iRise Designers

11 Mar 2008 - 12:14pm
8 years ago
1 reply
739 reads
Rob Nero

Thanks for the feedback Angel! I've discovered and experienced everything
you stated, unfortunately though, after we bought it! :)

The product is an amazing prototyping tool, no doubt about that. But it is
only as good as how much interaction you can build into it, or are willing
to build into it. Intranet sites are perfect for the tool because of the
nature of a site: page driven, page states, server hits, static content,
less form controls, etc. But when we start prototyping applications with
the tool (webapps) the amount of interaction that we can accurately display
falls quite short to what we actually build. Like Angel said, you are
limited by what form controls iRise gives you. It does not handle
state-less or page-less application design. All of the interactions in the
tool assume a server hit (form submission).

But aside from the negative, we are using it, and we are using it with
success. It is forcing us to rethink some of our app designs to make them
work in the tool, but we are gathering great feedback when people use the
simulation that iRise produces. Instead of building out a lot of html code
and writing additional code to make it work without a backend in place, we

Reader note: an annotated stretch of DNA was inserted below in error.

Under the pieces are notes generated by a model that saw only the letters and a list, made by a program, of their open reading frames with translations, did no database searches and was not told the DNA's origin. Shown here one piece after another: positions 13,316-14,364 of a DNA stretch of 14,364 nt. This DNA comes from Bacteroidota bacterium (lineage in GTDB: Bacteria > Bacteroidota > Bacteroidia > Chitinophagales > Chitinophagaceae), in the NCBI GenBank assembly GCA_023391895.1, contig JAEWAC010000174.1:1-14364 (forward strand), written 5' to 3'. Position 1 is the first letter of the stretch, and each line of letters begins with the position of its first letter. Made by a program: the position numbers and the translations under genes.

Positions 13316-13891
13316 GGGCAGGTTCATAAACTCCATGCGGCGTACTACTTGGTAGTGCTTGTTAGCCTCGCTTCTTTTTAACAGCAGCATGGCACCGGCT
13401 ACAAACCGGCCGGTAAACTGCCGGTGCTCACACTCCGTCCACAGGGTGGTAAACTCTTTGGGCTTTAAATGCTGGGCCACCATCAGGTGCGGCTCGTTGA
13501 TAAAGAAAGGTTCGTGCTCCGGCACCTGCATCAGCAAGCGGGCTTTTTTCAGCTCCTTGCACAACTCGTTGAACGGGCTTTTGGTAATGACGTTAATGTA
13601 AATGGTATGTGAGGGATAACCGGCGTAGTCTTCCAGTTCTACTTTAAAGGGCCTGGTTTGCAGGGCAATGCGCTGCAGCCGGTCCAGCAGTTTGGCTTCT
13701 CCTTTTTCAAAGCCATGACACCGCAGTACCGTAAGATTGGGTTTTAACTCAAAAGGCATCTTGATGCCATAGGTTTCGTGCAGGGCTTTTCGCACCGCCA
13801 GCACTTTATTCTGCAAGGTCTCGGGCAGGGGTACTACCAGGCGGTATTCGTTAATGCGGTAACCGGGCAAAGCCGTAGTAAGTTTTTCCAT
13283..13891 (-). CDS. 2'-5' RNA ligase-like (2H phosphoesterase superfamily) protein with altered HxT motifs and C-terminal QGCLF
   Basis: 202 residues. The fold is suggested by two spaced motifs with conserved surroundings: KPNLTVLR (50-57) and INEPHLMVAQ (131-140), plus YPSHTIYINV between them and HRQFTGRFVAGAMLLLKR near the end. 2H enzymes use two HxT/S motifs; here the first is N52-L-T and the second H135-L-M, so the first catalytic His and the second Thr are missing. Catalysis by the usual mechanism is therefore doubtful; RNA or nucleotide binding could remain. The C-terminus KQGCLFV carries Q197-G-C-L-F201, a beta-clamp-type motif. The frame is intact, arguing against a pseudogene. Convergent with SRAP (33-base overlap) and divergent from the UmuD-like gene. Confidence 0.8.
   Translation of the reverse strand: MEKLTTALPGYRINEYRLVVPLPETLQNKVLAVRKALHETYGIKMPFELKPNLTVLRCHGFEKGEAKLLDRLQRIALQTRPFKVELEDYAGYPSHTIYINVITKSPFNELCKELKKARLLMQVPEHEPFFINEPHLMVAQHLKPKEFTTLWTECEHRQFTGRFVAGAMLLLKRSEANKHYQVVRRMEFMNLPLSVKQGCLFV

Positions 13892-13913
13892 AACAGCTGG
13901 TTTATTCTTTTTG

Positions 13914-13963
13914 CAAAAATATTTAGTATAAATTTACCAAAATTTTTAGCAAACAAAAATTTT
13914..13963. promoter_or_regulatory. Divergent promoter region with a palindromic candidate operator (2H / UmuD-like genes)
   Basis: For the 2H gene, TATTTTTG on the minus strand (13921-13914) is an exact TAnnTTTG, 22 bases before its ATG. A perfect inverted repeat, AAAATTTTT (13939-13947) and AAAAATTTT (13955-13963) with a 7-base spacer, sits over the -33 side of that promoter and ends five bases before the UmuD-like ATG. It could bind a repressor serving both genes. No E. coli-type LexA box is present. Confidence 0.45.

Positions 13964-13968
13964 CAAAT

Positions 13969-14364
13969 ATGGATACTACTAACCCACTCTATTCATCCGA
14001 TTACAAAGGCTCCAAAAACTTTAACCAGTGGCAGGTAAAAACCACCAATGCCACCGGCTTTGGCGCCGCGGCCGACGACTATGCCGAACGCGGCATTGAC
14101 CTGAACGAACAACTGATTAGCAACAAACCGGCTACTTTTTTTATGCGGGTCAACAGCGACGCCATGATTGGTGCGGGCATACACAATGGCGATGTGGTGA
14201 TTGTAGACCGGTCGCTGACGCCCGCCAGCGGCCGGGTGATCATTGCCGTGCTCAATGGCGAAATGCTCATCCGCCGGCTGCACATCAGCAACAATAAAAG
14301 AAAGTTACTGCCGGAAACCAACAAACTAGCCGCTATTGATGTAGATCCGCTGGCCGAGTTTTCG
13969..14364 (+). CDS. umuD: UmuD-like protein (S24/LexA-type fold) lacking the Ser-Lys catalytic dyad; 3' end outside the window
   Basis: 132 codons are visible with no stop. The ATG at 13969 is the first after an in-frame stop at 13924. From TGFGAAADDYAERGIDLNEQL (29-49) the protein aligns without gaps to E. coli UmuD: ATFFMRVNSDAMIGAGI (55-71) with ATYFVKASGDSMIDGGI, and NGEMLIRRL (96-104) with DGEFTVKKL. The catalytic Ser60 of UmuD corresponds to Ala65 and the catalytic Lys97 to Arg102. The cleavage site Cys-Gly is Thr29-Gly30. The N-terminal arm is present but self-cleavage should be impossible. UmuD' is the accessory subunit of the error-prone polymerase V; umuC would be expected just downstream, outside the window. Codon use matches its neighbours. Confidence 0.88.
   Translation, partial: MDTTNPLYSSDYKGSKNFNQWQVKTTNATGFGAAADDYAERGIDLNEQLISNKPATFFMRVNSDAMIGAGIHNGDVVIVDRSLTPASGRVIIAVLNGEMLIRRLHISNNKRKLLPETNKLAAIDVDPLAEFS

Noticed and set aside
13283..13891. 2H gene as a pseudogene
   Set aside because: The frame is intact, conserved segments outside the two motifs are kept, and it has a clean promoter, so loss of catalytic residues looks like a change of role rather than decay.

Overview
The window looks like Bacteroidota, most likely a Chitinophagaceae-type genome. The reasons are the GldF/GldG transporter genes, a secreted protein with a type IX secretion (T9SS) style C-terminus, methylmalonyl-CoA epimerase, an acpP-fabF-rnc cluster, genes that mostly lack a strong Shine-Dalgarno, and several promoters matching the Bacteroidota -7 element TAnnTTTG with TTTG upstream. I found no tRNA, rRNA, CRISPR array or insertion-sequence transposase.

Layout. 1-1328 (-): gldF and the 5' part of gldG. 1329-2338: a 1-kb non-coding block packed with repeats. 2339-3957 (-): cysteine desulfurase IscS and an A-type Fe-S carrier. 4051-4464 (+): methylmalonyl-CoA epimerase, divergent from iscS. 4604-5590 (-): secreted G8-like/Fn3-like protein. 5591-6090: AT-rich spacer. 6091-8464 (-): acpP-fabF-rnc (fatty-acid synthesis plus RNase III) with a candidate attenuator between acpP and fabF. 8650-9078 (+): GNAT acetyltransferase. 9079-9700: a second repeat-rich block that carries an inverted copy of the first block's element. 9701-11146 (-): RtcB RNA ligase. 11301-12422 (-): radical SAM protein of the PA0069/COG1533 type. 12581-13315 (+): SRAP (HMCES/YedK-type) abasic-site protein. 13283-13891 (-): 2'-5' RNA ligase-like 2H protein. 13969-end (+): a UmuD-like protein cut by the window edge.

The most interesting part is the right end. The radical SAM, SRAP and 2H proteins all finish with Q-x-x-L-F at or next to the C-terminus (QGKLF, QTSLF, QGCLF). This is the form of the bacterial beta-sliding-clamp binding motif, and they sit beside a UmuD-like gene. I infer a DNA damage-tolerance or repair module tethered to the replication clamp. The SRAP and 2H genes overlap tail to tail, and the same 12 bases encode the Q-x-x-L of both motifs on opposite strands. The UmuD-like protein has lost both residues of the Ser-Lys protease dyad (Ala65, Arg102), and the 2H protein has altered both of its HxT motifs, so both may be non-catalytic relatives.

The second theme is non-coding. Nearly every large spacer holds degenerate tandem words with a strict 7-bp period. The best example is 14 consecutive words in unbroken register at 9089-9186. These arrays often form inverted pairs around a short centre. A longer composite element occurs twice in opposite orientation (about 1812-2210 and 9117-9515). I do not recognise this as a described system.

are testing iRise simulations in our usability lab.

Yes it is expensive, and I do not have any numbers to show the value, but
it is proving useful in our large enterprise.



11 Mar 2008 - 5:23pm
Christian Sosa-Lanz

The aim of iRise to to aid communication and convergence. While it doesn't have all possible interactions, it does help you get your point across with little to no hand waving. Even when you build fat apps (page-less with advanced interactions) with it, you are able to get your entire team on the same page(unintended pun).

I would not say by any means that your design should be limited by the prototyping tool. Like any tool of the trade, you make it work for you. We see this happen in paper prototyping and drawing by hand. You end up pulling from various skill sets whether they be verbal, animated gifs, flash, etc to get your point across. The other consideration is the amount of time that is reasonable for the project.

The question I pose to you guys and gals is: If you're presenting your idea and you say, "Drag this CD cover to the right panel" meanwhile you click on a CD cover and it appears in the right panel, is this good enough to drive convergence? Or do you need to see the CD cover move with your mouse?

BTW, this is not to say that iRise will not be adding more interactions. We're hard at work.

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